5. Convertible arbitrage: This strategy seeks to profit from discrepancies in a company’s convertible securities relative to the company’s stock. It might involve taking a long position in a company’s convertible securities and simultaneously taking a short position in that company’s stock.
  6. Merger arbitrage: The strategy entails taking opposing positions in two firms that are about to merge. The goal is to exploit price inefficiencies that may occur before and after a merger. In most cases, a merger announcement is followed by a spike in the stock of the acquiring company and a dip in the stock of the target. The latter is especially associated with failed bids. For a cash bid, the price paid for each stock is usually at a premium to the market price. Offers can take the form of cash or stock of the bidding firm. For a cash bid, the risk arbitrage position consists of buying the target’s stock and then waiting for it to move to the take over price. For a stock exchange deal, the acquirer offers to exchange each target share for Δ shares of the acquirer. The arbitrage position, therefore, consists of a long position in the target offset by a short position of Δ in the acquirer’s stock.
  7. Emerging markets: This involves debt/equity investing in emerging markets. It’s a strategy that aims to identify emerging market shares that are overvalued or undervalued.
  8. Global macro: This is a general investment strategy that involves making investment decisions guided by the economic/political outlook of a country. In other words, the strategy reflects global macroeconomic trends. They look for countries where the market seems not to be in equilibrium and place bets that the market will adjust and attain equilibrium once again.
  9. Managed Futures: The manager invests in financial and commodities futures markets. They make directional bets with long/short positions.

Risks Face by Hedge Funds

  • Liquidity risk: occurs when the fund invests in illiquid assets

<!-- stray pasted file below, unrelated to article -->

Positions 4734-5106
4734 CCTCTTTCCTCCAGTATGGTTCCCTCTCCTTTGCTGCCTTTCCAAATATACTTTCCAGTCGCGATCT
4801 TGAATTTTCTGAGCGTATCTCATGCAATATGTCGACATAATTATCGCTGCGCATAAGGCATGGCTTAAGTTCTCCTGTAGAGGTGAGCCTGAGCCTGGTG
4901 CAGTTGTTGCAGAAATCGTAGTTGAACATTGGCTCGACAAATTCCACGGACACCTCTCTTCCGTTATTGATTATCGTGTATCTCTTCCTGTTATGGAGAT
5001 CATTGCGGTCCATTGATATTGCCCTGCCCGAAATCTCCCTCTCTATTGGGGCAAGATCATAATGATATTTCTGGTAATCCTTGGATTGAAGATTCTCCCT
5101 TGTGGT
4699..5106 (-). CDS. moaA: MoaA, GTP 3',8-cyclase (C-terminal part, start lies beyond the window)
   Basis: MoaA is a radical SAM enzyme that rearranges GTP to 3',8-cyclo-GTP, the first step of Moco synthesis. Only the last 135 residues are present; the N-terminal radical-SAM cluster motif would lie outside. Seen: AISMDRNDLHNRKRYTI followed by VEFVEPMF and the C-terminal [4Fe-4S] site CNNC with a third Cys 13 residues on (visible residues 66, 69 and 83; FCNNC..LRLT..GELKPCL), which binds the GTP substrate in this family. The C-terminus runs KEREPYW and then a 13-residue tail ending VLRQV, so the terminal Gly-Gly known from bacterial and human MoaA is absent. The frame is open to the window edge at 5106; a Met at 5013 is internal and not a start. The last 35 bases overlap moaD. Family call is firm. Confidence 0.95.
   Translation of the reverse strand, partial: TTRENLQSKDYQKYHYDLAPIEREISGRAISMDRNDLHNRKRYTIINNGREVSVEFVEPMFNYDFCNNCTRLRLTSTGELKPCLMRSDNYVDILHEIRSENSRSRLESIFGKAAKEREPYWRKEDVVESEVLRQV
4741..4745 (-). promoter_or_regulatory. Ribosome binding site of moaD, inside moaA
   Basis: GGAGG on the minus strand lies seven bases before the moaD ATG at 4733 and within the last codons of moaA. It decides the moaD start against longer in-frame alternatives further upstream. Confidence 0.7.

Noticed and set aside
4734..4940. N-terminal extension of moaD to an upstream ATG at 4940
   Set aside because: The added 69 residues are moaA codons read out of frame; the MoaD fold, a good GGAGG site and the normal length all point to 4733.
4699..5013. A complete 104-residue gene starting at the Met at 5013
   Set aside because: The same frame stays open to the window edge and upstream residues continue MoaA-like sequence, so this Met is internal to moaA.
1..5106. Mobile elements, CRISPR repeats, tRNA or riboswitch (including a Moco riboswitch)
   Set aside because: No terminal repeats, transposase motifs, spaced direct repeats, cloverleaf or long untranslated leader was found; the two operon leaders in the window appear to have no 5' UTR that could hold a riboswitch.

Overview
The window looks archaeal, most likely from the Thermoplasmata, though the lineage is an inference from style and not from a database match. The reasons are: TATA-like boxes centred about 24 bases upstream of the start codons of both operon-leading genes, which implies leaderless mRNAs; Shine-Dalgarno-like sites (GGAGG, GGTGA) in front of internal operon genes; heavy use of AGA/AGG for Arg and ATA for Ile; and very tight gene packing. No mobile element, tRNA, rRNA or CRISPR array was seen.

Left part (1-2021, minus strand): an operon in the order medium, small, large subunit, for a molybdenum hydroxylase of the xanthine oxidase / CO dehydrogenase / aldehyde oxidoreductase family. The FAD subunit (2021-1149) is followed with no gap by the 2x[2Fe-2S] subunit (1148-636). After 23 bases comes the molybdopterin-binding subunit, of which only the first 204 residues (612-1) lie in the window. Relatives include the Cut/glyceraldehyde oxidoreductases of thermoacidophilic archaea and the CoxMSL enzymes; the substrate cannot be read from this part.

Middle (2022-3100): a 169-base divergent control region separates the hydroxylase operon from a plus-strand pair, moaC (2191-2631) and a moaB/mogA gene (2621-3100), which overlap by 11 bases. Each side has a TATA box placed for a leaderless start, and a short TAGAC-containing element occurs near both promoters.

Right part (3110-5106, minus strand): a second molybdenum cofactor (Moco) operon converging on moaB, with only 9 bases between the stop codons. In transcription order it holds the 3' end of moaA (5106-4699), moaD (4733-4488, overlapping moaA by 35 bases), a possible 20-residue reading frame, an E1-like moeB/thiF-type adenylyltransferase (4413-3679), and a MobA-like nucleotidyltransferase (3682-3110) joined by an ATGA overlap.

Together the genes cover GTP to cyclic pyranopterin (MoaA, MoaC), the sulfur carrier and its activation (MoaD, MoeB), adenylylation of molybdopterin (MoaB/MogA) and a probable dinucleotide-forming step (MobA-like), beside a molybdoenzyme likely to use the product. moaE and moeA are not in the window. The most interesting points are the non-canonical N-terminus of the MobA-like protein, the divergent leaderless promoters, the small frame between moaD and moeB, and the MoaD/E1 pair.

Liquidity is a function of (I) the size of the position, and (II) intrinsic liquidity of the instrument
  • Pricing risk: some of the assets can be quite difficult to price, e.g., derivatives
  • Counterparty risk: The manager gets into contracts with dealers, brokers, and clearing agents. There’s always a risk that these parties will renege on their obligations, putting the fund on the path of unprecedented losses.
  • Short squeeze risk: The fund manager may be forced to purchase a security they had sold short sooner than anticipated when the investor from whom the security was borrowed comes calling early.
  • Settlement risk: One or more parties in a transaction may fail to deliver securities as per the contract.

Hedge Fund Performance

There are no reliable data records that can help us to assess hedge fund performance over the years. Part of that has much to do with the discretion with which some hedge funds are managed.

Studies have shown that a majority of investors in hedge funds are drawn to the industry largely because of a number of biases. These include:

  • Hedge funds tend to have a higher net return than bonds and stocks
  • Hedge funds exhibit lower volatility of returns compared to equities
  • Hedge fund Sharpe ratios tend to be higher than those of equities and bonds

Survivorship Bias

The Tass hedge fund database on which most market analysts rely excludes small hedge funds and also those that have had a poor track record over the years. In other words, poor performers tend to drop out while strong performers march on. Thus, only the good funds are included in the database. The resulting performance analysis is therefore inherently biased. This type of bias is known as survivorship bias.

Questions

Question 1

A few months ago ABC Corp announced an ambitious takeover bid targeting Company \(X\), one of its fiercest industrial competitors. ABC tabled an exchange offer with a ratio of 2. Just after the announcement, ABC and \(X\) were trading at $30 and $50, respectively. Kelvin Lincon, a hedge fund manager, took a long position in \(X\) and hedged it with ABC stock. The acquisition was successfully concluded a few weeks ago, and the prices have since moved to $40 and $80 for ABC and \(X\), respectively. Determine the gain for each share of \(X\).

  1. $0, because the bid was successful
  2. $10
  3. -$10
  4. $30

The correct answer is B.

The position is long one share of Company \(X\) offset by a position in 2 shares of ABC Corp.

Thus, the payoff per share is equal to:

$$ \left( $80-$50 \right) -2\left( $40-$30 \right) =$10 $$

Question 2

In which of the following positions would asset liquidity risk be most pronounced for a hedge fund?

  1. A $50 million position in T-bonds
  2. A $500 million position in T-bonds
  3. A $50 million position in distressed securities
  4. A $500 million position in distressed securities

The correct answer is D.

Asset liquidity risk depends on two main aspects: (I) the size of the position, and (II)intrinsic liquidity of the instrument. Distressed securities would attract fewer investors compared to T-bonds, so the former has more liquidity risk. A $500 million position would be less liquid compared to a $50 million position in the same instrument.